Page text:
Toyota: What Floor Mat Issue?

John Horner
by John Horner

CBS’ Marketwatch reports from Tokyo (or more accurately, blogs the Japanese Business Daily Nikkei’s reporting) that Toyota is going to change out accelerator pedals in US market vehicles in hopes of putting the issue behind them. “Toyota Motor Corp. will make changes to gas pedals in certain U.S. models under an agreement with the U.S. National Highway Traffic Safety Administration, according to a published report, in response to accidents blamed on the accelerators getting stuck to the floor mats. Toyota still maintains that the vehicles are not actually defective. But to settle the potentially image-damaging issue, it will change the gas pedals so they are less likely to get stuck. The work will be handled through dealerships, Japanese business daily Nikkei reported Saturday.” Interestingly enough, nothing is said about non-US market vehicles.

Think this is the end of the story? Neither do I. But I’m sure David Kiley over at Business Week thinks this it’s all good. A few weeks ago he wrote that the Toyota Mat Mess would “end up being a positive for [the] brand”. His argument was that hey, Audi survived and is doing well, so this must mean good things for Toyota as well. Although the NHTSA seems to be onboard with the floor mat theory, many owners are still not buying it. This one isn’t over by a long shot.

John Horner
John Horner

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  • Jeff Puthuff Jeff Puthuff on Nov 15, 2009

    It's not the floormats! See this post we did last April:

    Watch the video; the floormat's nowhere near the accelerator pedal.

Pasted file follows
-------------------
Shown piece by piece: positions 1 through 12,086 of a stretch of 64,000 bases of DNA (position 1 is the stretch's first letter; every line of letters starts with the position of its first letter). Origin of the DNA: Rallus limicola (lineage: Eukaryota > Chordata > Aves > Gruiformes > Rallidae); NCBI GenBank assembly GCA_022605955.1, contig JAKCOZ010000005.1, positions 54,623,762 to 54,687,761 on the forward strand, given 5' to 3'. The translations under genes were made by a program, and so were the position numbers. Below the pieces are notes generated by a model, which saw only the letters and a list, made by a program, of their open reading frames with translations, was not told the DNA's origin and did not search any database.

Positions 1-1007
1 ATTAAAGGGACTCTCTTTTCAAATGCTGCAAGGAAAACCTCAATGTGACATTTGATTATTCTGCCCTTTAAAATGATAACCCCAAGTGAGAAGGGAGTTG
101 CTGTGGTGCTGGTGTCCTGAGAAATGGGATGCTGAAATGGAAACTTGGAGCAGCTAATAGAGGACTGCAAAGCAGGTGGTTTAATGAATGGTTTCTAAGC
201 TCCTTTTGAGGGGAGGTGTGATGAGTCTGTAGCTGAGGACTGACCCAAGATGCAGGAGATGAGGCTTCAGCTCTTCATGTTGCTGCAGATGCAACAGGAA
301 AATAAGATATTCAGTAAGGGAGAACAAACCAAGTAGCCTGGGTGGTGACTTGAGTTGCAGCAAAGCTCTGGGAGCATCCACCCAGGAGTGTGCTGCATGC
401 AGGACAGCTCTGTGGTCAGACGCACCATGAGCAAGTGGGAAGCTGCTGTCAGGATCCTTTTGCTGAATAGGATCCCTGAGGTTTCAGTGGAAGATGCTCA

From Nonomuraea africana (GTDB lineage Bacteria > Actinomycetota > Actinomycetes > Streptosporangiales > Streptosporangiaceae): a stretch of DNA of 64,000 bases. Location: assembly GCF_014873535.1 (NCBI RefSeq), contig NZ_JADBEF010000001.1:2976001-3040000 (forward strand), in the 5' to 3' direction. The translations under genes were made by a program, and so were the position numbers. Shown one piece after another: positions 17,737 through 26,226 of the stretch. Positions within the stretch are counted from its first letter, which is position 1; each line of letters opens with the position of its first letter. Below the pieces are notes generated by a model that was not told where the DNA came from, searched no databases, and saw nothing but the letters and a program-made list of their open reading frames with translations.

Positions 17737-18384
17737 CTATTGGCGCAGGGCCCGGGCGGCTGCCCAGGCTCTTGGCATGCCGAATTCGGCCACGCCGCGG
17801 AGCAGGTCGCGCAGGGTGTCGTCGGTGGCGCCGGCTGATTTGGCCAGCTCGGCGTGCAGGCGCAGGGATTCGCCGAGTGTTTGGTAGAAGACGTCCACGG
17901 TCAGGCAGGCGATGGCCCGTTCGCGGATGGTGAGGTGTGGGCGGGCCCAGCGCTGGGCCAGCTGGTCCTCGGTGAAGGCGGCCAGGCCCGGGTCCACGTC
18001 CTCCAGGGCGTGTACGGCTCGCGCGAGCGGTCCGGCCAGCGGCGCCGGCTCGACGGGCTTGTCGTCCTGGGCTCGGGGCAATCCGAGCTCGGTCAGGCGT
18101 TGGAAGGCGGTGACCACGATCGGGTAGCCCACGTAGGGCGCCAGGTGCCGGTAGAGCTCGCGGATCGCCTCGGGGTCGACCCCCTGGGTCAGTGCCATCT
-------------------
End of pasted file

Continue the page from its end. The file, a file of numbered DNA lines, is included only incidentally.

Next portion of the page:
• Dmrdano Dmrdano on Nov 16, 2009

    I spend half my year driving on snowy roads (northern MN). I am in the habit of slipping the transmission into neutral when I approach a stop or start to slide so the wheels stop being powered (and never use cruise control when it is slippery). However, applying a slight amount of throttle when sliding in a turn with front wheel drive helps pull you back on track. If the throttle suddenly raced, I would be in the ditch (or worse). Having the computer drop to zero whenever you touch the brake would be a disaster waiting to happen. By the way, for those wondering, D-FMEA is Design Failure Mode and Effects Analysis. It is a tool to predict 1) if something is to fail, how will it fail? and 2) how catastrophic will the failure be?

  • Brettc Brettc on Nov 16, 2009

    From what I've read, I think it's something to do with the programming in these cars. But I still don't know the answer to the question of whether any of these "unintended accelerations" were done in cars with manual transmissions. In my Jetta TDI, the ECU won't allow me to press the brake and the go pedal at the same time. The brake pedal overrides the go pedal. The ECU says "are you slow?" and cuts fuel to the engine if both pedals are pressed at the same time. Apparently it's been a safety feature on VWs for around 10 years now. Perhaps Toyota can reflash some ECUs and solve the problem for good. Much easier than replacing a bunch of pedals and/or mats.

  • BigOldChryslers BigOldChryslers on Nov 16, 2009

    I wouldn't be surprised if, when Toyota owners bring in their vehicles to have the gas pedals replaced, the dealer also reflashes the ECU as well. Maybe they'll claim that it needs to be "recalibrated for the new gas pedal assembly" or some story like that. One of my coworkers has a Jetta TDI and he brought it in to the dealer multiple times complaining of a loss of power, most often when pulling away from a stop. Turns out that he uses his left foot to brake, and it sometimes rested on the brake pedal just enough to activate the brake lights. This caused the computer to ignore gas pedal input. I think this is a good safety feature in theory, but if Toyota implements it they should expect similar incidents where they need to retrain some bad drivers.